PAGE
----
New York State Department of Health Issues Updated Standing Order to Allow Pharmacists to Administer RSV Vaccines to Older People and Pregnant People Without a Prescription

Department Encourages All Eligible New Yorkers to Receive the RSV Vaccine

ALBANY, N.Y. (November 15, 2023) – The New York State Department of Health today announced that State Health Commissioner Dr. James McDonald has issued a statewide standing order allowing pharmacists in New York State to administer the Respiratory Syncytial Virus (RSV) vaccination to individuals 60 and older and pregnant people without a separate prescription from their physician. This updates the original standing order previously issued for older adults. The Department encourages all who are eligible to receive the vaccine now as RSV season in New York most often occurs from September through January.

"This updated standing order expands access to the RSV vaccine, allowing pregnant people to protect their unborn child from RSV and also allows older adults to protect themselves, all with a simple trip to the pharmacy for the vaccine," State Health Commissioner Dr. James McDonald said. "As RSV can cause serious illness in infants and older adults, I strongly encourage all who are eligible to get the shot now to protect their own health and their loved ones."

Community Pharmacy Association of NYS President Michael Duteau said, "We commend Health Commissioner Dr. James McDonald for issuing a statewide standing order to enable the State's pharmacies and pharmacists to provide a convenient and trusted access point for pregnant individuals to receive the RSV vaccine to protect themselves and their unborn babies. The latest order builds on the strong public health partnership between the State and pharmacy providers to better serve the needs of our communities and increase vaccination rates."

Pharmacists Society of the State of New York Board President Leigh McConchie said, "New York pharmacists are proud to have worked closely with the New York State Department of Health and Commissioner Dr. James McDonald in updating New York's standing order. RSV poses a significant risk to infants, and we are thrilled that pregnant New Yorkers are now able to proactively protect their unborn children from this dangerous virus, by making the familiar trip to their neighborhood pharmacy for a readily accessible RSV vaccination."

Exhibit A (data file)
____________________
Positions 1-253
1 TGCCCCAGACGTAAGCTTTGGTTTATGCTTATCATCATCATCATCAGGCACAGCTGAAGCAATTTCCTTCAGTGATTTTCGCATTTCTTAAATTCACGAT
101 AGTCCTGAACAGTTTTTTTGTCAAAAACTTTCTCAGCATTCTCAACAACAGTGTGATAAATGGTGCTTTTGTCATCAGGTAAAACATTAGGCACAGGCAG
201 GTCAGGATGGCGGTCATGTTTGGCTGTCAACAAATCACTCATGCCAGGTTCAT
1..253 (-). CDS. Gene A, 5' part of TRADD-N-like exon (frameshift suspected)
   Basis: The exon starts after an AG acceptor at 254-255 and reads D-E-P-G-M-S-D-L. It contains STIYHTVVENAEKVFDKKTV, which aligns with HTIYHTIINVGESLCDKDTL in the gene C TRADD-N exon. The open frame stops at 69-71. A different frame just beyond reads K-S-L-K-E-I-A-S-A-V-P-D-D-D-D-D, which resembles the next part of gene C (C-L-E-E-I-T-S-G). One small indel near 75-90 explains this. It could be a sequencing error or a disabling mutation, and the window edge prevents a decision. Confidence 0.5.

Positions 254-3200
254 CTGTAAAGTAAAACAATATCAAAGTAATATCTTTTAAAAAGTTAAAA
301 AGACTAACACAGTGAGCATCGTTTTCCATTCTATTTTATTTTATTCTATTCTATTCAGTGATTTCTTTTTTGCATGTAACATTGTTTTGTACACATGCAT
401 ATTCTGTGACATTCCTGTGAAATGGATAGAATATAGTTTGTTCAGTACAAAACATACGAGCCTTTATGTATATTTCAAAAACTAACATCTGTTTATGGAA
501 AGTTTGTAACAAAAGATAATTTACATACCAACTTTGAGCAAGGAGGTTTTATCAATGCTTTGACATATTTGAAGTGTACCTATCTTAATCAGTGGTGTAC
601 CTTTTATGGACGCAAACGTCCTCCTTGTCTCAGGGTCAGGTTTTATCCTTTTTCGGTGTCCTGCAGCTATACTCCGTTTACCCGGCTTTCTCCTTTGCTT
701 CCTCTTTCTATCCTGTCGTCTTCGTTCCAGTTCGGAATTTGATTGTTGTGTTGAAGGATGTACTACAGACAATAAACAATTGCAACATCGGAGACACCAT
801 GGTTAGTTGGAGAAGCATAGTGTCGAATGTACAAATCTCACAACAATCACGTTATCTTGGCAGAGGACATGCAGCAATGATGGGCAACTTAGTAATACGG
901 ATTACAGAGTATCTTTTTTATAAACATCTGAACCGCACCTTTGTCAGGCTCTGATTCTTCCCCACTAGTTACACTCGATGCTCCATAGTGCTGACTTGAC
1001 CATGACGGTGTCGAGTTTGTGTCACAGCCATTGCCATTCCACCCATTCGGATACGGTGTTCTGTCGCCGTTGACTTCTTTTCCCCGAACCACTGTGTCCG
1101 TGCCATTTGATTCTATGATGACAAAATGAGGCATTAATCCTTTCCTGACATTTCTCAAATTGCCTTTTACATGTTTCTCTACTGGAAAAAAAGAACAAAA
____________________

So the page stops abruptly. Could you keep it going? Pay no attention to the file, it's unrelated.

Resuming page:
The statewide non-patient specific standing order expands access to the vaccine and will improve outcomes for vaccinated individuals exposed to the virus.

There are two options to help prevent RSV in infants: maternal vaccine for the pregnant person that protects the baby or preventive antibodies given directly to the baby after birth. Pregnant people in week 32 through 36 and six days are encouraged to get the vaccine now to protect infants from birth to six months.

The RSV vaccine helps protect adults 60 years and older from RSV disease. Older adults are at greater risk for serious complications from RSV because immune systems weaken with age. In addition, certain underlying conditions, such as chronic heart or lung disease, may increase the risk of getting very sick from RSV. Adults living in long-term care facilities may especially benefit from getting the vaccine.

In addition to the standing orders, the Department has published new web pages to help educate the public about RSV.

RSV is a highly contagious virus that usually causes mild, cold-like symptoms but can be serious, especially in infants and older adults. In adults it can cause pneumonia, infections of the bronchioles (bronchiolitis), and can exacerbate underlying chronic lung disease. According to the Centers for Disease Control and Prevention (CDC), each year in the U.S., RSV leads to approximately 60,000-120,000 hospitalizations and 6,000-10,000 deaths among adults 65 years of age and older.

To protect against respiratory viruses, the Department of Health recommends commonsense precautions, including:

  • Staying up to date on all vaccines, including the RSV vaccine (if eligible).
  • Washing hands often with soap and hot water for least 20 seconds.
  • Not coughing or sneezing into hands.
  • Staying home when sick or symptomatic.

Those wishing to further protect themselves from respiratory viruses such as RSV disease may consider wearing a well-fitting, high-quality mask when in public indoor spaces.

More information about RSV is available here.

Learn more about pharmacists as immunizers and standing orders, here.